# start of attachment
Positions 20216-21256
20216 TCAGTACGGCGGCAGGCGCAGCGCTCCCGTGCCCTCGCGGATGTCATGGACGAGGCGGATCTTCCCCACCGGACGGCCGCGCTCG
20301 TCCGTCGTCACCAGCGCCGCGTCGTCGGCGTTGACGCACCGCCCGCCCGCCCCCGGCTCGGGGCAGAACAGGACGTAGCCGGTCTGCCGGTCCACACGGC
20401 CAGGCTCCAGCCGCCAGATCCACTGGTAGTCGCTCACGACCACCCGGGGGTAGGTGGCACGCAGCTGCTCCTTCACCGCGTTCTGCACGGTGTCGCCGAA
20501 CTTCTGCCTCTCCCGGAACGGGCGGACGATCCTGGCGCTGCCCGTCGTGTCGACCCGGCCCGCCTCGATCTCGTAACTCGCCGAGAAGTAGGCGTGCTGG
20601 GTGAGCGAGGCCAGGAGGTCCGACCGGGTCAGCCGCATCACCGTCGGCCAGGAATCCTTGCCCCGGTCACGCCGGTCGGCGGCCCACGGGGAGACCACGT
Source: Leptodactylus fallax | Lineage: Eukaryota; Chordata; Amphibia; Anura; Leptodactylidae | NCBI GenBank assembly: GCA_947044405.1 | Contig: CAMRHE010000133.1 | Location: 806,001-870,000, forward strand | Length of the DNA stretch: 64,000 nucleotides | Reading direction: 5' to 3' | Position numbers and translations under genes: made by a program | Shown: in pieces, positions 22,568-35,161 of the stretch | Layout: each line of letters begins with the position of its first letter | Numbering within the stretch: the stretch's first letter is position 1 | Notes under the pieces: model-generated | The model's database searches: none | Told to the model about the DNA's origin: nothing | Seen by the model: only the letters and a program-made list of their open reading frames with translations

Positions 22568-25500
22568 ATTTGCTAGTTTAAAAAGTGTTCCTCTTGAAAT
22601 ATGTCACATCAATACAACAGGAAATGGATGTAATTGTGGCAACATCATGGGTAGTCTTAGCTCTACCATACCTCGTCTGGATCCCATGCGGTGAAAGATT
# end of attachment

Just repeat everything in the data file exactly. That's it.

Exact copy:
Positions 20216-21256
20216 TCAGTACGGCGGCAGGCGCAGCGCTCCCGTGCCCTCGCGGATGTCATGGACGAGGCGGATCTTCCCCACCGGACGGCCGCGCTCG
20301 TCCGTCGTCACCAGCGCCGCGTCGTCGGCGTTGACGCACCGCCCGCCCGCCCCCGGCTCGGGGCAGAACAGGACGTAGCCGGTCTGCCGGTCCACACGGC
20401 CAGGCTCCAGCCGCCAGATCCACTGGTAGTCGCTCACGACCACCCGGGGGTAGGTGGCACGCAGCTGCTCCTTCACCGCGTTCTGCACGGTGTCGCCGAA
20501 CTTCTGCCTCTCCCGGAACGGGCGGACGATCCTGGCGCTGCCCGTCGTGTCGACCCGGCCCGCCTCGATCTCGTAACTCGCCGAGAAGTAGGCGTGCTGG
20601 GTGAGCGAGGCCAGGAGGTCCGACCGGGTCAGCCGCATCACCGTCGGCCAGGAATCCTTGCCCCGGTCACGCCGGTCGGCGGCCCACGGGGAGACCACGT
Source: Leptodactylus fallax | Lineage: Eukaryota; Chordata; Amphibia; Anura; Leptodactylidae | NCBI GenBank assembly: GCA_947044405.1 | Contig: CAMRHE010000133.1 | Location: 806,001-870,000, forward strand | Length of the DNA stretch: 64,000 nucleotides | Reading direction: 5' to 3' | Position numbers and translations under genes: made by a program | Shown: in pieces, positions 22,568-35,161 of the stretch | Layout: each line of letters begins with the position of its first letter | Numbering within the stretch: the stretch's first letter is position 1 | Notes under the pieces: model-generated | The model's database searches: none | Told to the model about the DNA's origin: nothing | Seen by the model: only the letters and a program-made list of their open reading frames with translations

Positions 22568-25500
22568 ATTTGCTAGTTTAAAAAGTGTTCCTCTTGAAAT
22601 ATGTCACATCAATACAACAGGAAATGGATGTAATTGTGGCAACATCATGGGTAGTCTTAGCTCTACCATACCTCGTCTGGATCCCATGCGGTGAAAGATT